Natalizumab, Fingolimod, and Dimethyl Fumarate Use and Pregnancy-Related Relapse and Disability in Women With Multiple Sclerosis

Objective

To investigate pregnancy-related disease activity in a contemporary multiple sclerosis (MS) cohort.

Methods

Using data from the MSBase Registry, we included pregnancies conceived after December 31, 2010, in women with relapsing-remitting MS or clinically isolated syndrome. Predictors of intrapartum relapse and postpartum relapse and disability progression were determined by clustered logistic regression or Cox regression analyses.

Results

We included 1,998 pregnancies from 1,619 women with MS. Preconception annualized relapse rate (ARR) was 0.29 (95% confidence interval 0.27–0.32), fell to 0.19 (0.14–0.24) in the third trimester, and increased to 0.59 (0.51–0.67) in early postpartum. Among women who used fingolimod or natalizumab, ARR before pregnancy was 0.37 (0.28–0.49) and 0.29 (0.22–0.37), respectively, and increased during pregnancy. Intrapartum ARR decreased with preconception dimethyl fumarate use. ARR spiked after delivery across all DMT groups. Natalizumab continuation into pregnancy reduced the odds of relapse during pregnancy (odds ratio 0.76 per month [0.60–0.95], p = 0.017). DMT reinitiation with natalizumab protected against postpartum relapse (hazard ratio [HR] 0.11 [0.04–0.32], p < 0.0001). Breastfeeding women were less likely to relapse (HR 0.61 [0.41–0.91], p = 0.016). We found that 5.6% of pregnancies were followed by confirmed disability progression, predicted by higher relapse activity in pregnancy and postpartum.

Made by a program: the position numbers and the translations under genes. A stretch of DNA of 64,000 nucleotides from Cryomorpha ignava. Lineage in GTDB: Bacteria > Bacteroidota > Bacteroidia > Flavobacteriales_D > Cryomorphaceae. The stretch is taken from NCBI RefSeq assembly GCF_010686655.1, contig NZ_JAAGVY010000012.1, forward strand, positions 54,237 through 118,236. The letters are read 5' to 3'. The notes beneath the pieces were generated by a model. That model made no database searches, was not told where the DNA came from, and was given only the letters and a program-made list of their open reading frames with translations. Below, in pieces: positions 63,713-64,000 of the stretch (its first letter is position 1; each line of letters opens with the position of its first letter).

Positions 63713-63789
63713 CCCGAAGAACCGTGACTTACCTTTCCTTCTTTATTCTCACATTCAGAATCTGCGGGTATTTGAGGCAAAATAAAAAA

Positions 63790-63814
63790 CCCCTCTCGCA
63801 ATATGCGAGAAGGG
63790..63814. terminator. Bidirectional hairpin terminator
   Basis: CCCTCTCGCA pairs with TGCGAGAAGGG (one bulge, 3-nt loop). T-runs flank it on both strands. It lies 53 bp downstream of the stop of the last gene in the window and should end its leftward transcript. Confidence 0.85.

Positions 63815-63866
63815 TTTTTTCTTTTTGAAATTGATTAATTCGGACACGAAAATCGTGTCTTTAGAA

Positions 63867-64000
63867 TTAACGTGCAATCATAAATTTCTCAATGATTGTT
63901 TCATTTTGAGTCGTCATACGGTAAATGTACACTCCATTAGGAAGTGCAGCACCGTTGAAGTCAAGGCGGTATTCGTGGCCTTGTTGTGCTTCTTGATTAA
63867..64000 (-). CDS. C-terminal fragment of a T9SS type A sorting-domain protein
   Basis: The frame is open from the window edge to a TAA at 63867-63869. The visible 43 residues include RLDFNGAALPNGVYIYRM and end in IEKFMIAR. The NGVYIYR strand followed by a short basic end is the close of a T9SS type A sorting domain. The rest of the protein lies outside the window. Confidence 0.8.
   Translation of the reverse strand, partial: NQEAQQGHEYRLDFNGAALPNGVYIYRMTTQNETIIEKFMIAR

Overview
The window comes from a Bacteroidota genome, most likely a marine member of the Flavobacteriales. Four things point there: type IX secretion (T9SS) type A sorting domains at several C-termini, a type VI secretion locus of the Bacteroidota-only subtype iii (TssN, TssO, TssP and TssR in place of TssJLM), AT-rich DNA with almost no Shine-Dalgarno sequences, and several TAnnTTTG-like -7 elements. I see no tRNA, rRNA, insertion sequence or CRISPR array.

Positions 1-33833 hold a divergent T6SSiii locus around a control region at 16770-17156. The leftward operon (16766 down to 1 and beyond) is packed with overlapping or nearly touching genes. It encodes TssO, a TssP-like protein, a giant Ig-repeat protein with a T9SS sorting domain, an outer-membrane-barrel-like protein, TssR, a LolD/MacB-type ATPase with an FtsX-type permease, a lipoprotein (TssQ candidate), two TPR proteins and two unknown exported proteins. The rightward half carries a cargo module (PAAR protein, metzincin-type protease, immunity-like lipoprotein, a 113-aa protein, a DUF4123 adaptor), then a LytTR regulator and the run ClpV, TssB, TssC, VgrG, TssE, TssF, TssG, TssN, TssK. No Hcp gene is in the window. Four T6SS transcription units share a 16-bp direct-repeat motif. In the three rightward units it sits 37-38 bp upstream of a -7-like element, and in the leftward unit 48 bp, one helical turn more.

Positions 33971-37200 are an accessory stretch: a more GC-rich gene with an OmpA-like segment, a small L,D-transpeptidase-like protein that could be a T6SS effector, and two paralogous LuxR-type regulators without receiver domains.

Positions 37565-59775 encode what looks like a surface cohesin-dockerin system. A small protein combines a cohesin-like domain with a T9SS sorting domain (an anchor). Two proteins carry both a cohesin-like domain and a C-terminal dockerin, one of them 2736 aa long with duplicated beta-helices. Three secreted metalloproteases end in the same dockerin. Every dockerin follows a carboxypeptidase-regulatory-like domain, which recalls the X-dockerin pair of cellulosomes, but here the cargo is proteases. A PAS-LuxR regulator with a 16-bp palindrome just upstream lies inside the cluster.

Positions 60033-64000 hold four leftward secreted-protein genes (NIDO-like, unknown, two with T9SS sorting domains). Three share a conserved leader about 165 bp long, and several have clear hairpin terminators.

Conclusion

Intrapartum and postpartum relapse probabilities increased among women with MS after natalizumab or fingolimod cessation. In women considered to be at high relapse risk, use of natalizumab before pregnancy and continued up to 34 weeks gestation with early reinitiation after delivery is an effective option to minimize relapse risks. Strategies of disease-modifying therapy use have to be balanced against potential fetal/neonatal complications.

Read article at journal's website

Related Articles

Responses

Your email address will not be published. Required fields are marked *